6 November 2012

Pharmacy, a Family-Friendly Occupation

The profession of "pharmacist" is probably the most egalitarian of all U.S. professions today. More women than men now work as pharmacists; they are relatively well paid; and they experience only a small gender earnings gap and less earnings dispersion than in many other occupations. Using surveys of pharmacists for 2000, 2004, and 2009 and data from the American Community Surveys and the Current Population Surveys, economists Claudia Goldin and Larry Katz explore why the substantial entrance of women into this profession was associated with an increase in their earnings relative to male pharmacists. Their results suggest that the growth of large national pharmacy chains and hospitals, and the related decline in independent pharmacies, were keys to the profession becoming more family-and female-friendly.

5 November 2012

Smoking, Obesity, and Life Expectancy

Sam Preston, Andrew Stokes, Neil Mehta, and Bochen Cao project the combined effect of declining smoking and increasing obesity on U.S. mortality between 2010 and 2040. They conclude that for men, the reductions in smoking will have larger effects on mortality throughout the period than the rise in obesity: male life expectancy at age 40 is predicted to increase by almost one year because of these changes. Among women, though, the two effects largely offset one another, and a gain of only about three months of life is expected by 2040.

2 November 2012

Land and House Price Measurement in China

China is virtually unique globally in that transactions prices of vacant land are observed regularly there. When Yongheng Deng, Joe Gyourko, and Jing Wu construct land price indexes for 35 major Chinese cities, they find that average land values have skyrocketed in many markets, not just those near the coast, over the last nine years. Their estimates show double-digit compound average annual growth in real, constant-quality land values, with the period 2009-10 seeing even larger price increases. The amount of land coming to market for sale also has been increasing sharply in recent years.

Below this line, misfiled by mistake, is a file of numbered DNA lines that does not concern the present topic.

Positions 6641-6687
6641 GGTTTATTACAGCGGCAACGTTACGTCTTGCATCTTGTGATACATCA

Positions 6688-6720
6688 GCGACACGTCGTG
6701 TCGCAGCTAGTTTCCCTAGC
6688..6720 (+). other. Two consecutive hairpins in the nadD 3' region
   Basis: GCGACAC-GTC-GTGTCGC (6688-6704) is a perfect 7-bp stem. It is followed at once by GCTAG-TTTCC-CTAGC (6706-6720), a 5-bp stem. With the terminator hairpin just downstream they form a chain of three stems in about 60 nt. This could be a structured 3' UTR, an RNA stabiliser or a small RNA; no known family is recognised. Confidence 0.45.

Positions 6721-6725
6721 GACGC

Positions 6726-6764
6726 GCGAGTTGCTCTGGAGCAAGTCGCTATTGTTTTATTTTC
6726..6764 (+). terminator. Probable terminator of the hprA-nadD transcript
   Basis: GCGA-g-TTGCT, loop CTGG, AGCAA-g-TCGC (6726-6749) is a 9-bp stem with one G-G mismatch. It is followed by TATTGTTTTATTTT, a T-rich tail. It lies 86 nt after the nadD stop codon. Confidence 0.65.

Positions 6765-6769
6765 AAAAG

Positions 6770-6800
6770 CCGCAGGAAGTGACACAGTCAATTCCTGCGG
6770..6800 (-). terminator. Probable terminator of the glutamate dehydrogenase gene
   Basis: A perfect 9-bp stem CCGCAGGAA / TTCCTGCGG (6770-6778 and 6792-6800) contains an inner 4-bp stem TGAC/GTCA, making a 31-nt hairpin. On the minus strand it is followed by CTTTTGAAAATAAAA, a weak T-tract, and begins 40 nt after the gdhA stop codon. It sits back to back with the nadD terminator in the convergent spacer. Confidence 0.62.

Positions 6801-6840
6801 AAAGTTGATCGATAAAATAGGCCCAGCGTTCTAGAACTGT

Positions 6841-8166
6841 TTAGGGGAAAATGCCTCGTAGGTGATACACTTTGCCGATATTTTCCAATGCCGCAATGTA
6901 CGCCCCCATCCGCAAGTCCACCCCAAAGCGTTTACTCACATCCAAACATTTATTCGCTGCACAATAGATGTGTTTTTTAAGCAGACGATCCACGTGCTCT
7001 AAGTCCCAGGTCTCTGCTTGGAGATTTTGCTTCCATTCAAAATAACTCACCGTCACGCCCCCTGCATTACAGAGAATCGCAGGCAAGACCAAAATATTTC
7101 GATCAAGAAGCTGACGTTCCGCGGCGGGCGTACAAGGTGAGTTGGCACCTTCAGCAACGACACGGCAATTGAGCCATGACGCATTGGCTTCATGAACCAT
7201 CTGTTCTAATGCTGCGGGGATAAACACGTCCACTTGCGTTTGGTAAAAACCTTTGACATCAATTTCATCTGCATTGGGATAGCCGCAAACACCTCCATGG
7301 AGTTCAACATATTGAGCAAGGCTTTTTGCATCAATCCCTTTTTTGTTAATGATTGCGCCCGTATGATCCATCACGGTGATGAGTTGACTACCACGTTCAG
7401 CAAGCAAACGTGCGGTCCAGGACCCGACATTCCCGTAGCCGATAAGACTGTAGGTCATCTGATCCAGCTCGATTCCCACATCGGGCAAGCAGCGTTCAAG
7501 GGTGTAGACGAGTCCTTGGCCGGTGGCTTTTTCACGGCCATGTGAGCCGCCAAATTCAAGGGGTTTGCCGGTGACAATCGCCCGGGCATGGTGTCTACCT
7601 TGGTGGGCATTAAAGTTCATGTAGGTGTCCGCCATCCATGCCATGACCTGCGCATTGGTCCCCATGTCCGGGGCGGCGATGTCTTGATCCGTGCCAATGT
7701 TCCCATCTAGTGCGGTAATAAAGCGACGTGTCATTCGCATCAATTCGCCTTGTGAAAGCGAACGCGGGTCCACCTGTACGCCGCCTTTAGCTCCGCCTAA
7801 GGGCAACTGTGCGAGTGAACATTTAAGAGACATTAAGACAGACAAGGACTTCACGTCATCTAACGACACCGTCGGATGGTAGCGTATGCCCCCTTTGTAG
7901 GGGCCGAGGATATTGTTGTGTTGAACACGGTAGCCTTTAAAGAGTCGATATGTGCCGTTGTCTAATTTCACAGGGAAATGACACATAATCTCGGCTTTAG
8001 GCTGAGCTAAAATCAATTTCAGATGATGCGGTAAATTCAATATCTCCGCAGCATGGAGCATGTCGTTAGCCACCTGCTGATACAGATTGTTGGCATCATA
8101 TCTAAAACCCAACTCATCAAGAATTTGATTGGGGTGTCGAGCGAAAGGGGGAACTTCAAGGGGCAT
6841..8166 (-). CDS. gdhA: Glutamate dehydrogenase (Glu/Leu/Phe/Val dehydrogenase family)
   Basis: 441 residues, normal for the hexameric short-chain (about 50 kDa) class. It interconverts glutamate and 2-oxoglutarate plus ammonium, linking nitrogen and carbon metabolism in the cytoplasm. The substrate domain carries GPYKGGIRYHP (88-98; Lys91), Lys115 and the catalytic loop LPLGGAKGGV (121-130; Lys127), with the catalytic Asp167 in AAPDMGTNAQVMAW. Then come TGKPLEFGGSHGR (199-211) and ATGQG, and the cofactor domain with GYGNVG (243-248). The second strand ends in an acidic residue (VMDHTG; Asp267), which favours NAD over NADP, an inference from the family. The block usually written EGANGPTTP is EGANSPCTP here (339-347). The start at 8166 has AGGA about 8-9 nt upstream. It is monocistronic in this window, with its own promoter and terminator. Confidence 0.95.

1 November 2012

Duration Dependence and Labor Market Conditions

Kory Kroft, Fabian Lange, and Matthew Notowidigdo conducted an experiment in which fictitious resumes, which differed only in whether a job applicant was unemployed and for how long, were sent to real job postings in 100 U.S. cities. They found that the likelihood of receiving a callback for an interview decreased significantly with the length of a fictitious worker's unemployment spell, especially during the first eight months. That effect -- called duration dependence -- is stronger when the labor market is tighter. These results suggest that employers use the length of an unemployment spell as a signal of productivity, but that signal is less informative in weak labor markets.

31 October 2012

The Effects of Environmental Regulation on the Competitiveness of U.S. Manufacturing

Using data from the 1972-1993 Annual Survey of Manufactures, researchers Michael Greenstone, John List, and Chad Syverson estimate the effects of air quality regulations on the total factor productivity (TFP) of manufacturing plants. They find that stricter air quality regulations are associated with a decline in TFP of roughly 2.6 percent: ozone regulations have particularly large negative effects on productivity, but carbon monoxide regulations appear to increase measured TFP, especially among refineries. After correcting for other influences -- including price increases, output declines, and sample selection of plants that survived over the entire period -- they estimate a 4.8 percent decline in TFP for polluting plants in regulated areas. In economic terms, this corresponds to an annual cost of roughly $21 billion, or nearly 9 percent of manufacturing sector profits in this period.
NBER Videos

National Bureau of Economic Research, 1050 Massachusetts Ave., Cambridge, MA 02138; 617-868-3900; email:

Contact Us